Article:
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5 Steps You Can Implement to Encourage Idea Sharing At Work
Idea sharing is the process of collaborating and brainstorming with others about a topic or regarding a shared problem. In the workplace it can be about developing new policies or working to improve old ones.You need to get the most benefit possible out of the talent you hire, and one way of doing this is to take advantage of employee knowledge by encouraging employees to share ideas.
Create an atmosphere that encourages them to collaborate (when practical, of course), make suggestions, and provide feedback. You might hit upon a great idea for your business. Even more importantly, you will improve the work atmosphere.
Employees who feel that they – and their ideas – are valued are more productive and less likely to search for other jobs. This means less turnover, fewer headaches, and reduced costs.
Work Culture and Feedback
The easiest way to encourage feedback is simply to make it clear that it is acceptable. It isn’t necessary to have an excessively informal, small, or open environment for this to be true.
Foster open channels of communication and a collaborative company culture by simply letting new and current employees know they should feel free to share ideas for projects or improvements with management.
Obviously, if company actions speak against this – managers are hostile, ideas received are never mentioned again – then a successful environment for idea sharing hasn’t been created.
Don’t Limit Feedback and Idea Sharing Opportunities
Don’t restrict feedback and idea sharing to performance reviews and meetings. Employees might feel discouraged for multiple reasons – fear of ridicule, fear of annoying others by being off-topic, the desire to get away from a boring or stressful session, you name it.
Encourage managers and coworkers to share ideas and collaborate on day-to-day activities. This is impractical for some roles. In these cases, you will need to provide other opportunities for feedback.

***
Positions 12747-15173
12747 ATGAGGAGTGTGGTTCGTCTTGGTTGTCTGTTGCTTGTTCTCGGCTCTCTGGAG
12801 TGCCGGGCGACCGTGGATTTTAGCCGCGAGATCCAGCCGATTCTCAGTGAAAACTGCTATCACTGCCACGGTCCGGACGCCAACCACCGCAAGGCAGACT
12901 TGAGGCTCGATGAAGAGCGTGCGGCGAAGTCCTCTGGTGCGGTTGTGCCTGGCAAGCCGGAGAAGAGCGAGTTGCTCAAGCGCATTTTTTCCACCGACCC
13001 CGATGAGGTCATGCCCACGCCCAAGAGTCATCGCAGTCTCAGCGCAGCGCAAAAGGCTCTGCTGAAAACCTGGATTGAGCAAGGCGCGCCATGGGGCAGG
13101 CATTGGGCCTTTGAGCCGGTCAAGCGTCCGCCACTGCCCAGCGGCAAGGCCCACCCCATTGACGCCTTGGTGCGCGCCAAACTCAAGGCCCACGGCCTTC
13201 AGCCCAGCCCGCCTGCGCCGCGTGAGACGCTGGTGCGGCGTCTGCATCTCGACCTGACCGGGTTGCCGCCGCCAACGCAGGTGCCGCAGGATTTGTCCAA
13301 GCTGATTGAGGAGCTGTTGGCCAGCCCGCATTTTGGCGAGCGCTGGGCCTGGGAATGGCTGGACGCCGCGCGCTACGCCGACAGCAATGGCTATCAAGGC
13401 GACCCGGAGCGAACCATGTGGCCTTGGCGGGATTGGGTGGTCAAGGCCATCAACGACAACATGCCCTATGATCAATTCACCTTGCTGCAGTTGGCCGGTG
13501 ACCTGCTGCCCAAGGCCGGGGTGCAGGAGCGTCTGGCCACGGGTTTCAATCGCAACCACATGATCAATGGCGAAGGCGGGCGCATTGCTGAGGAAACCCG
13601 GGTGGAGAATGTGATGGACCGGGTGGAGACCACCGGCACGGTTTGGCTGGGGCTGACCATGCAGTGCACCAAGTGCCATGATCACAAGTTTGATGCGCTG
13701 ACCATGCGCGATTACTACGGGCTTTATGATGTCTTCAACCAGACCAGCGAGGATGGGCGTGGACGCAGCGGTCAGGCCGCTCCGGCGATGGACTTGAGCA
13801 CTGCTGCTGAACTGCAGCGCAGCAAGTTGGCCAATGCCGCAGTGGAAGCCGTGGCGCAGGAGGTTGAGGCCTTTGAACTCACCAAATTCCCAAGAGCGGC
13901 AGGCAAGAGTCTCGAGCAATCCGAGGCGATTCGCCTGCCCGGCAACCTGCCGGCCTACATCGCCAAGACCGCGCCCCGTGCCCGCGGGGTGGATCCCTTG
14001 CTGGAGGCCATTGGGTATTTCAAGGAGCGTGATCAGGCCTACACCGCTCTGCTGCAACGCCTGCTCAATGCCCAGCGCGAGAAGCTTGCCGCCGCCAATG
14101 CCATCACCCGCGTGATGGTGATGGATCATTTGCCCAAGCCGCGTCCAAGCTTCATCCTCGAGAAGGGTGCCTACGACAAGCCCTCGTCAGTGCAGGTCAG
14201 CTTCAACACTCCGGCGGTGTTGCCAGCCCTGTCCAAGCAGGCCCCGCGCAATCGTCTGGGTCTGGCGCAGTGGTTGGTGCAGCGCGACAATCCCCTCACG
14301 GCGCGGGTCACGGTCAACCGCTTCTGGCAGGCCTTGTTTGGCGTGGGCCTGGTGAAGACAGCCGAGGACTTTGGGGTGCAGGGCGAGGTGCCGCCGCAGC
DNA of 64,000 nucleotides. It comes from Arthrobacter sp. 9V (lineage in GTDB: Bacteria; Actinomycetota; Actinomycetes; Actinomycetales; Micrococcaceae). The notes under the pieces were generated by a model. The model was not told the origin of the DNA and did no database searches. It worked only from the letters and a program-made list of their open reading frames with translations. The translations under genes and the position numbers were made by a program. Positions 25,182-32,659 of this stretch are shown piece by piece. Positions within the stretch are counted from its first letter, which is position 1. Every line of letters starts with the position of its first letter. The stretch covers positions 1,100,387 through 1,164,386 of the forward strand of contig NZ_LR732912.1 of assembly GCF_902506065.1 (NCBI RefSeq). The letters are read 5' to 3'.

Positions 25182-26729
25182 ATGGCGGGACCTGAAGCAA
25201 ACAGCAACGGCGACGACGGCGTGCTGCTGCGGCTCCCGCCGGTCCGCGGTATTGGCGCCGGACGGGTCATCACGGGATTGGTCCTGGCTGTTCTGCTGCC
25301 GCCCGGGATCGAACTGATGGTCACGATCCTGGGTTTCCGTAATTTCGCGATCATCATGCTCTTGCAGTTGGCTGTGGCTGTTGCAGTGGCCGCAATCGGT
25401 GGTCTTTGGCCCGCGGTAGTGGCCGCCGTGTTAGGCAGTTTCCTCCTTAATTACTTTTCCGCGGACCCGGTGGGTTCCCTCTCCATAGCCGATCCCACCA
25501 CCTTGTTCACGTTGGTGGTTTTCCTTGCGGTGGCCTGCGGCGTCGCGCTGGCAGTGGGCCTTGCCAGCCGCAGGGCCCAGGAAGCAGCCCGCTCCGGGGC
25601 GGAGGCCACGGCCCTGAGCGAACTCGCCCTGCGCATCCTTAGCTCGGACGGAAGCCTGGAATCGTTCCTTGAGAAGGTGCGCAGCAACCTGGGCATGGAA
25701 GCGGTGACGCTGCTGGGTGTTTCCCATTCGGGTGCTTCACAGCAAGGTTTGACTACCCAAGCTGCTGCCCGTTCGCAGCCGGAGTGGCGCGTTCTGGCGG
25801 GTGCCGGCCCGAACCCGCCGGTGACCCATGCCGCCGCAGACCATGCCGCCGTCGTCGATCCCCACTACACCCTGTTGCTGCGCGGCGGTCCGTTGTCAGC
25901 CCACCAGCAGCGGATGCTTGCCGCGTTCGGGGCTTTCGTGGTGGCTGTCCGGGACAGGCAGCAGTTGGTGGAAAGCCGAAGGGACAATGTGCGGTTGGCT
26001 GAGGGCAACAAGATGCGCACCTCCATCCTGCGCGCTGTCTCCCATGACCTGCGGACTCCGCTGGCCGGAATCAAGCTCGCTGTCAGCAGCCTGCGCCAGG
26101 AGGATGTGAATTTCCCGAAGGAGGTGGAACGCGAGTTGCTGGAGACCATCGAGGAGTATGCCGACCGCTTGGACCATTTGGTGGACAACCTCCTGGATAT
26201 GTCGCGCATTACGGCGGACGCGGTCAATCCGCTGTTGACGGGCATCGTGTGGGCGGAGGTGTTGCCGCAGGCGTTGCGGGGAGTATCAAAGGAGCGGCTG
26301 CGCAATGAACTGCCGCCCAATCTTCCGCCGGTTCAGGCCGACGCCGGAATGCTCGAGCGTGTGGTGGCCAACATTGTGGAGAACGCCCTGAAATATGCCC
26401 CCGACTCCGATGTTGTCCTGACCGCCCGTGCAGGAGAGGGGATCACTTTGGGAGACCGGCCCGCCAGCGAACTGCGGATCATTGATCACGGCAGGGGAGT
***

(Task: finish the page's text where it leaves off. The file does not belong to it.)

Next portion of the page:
Create Multiple Avenues
Don’t rely on employee reviews or old-time suggestion boxes alone. Create multiple avenues for employees to provide feedback and ideas.
Simple and direct methods include online systems, suggestion boxes, and feedback or brain-storming sessions. The real challenge is creating an environment where employees actually feel that they can and should contribute.
Reward Good Ideas, but Don’t Punish Bad Ones
It is true that some companies offer small monetary rewards to employees with great suggestions. Of course, a very big idea that becomes an employee’s project might result in a more substantial award, like an actual raise.
If you don’t or can’t subscribe to the actual-reward idea, make sure that your employees feel acknowledged for sharing their ideas. To do this, it’s important that employees also feel recognized for good work in general.
Similarly, don’t mock ideas or downgrade employees for giving you negative feedback or making poor suggestions. This is obviously separate from behavior that makes employees difficult to work with and situations where they don’t share goals.
Offer Anonymous Opportunities
While the best employees will likely be ready to share their ideas for improvement, some suggestions or feedback will make them hesitate.
Encouraging idea sharing and feedback can help you discover problems before they become too severe. If you have true talent on your hands, you will likely be able to get ideas for new innovations as well.
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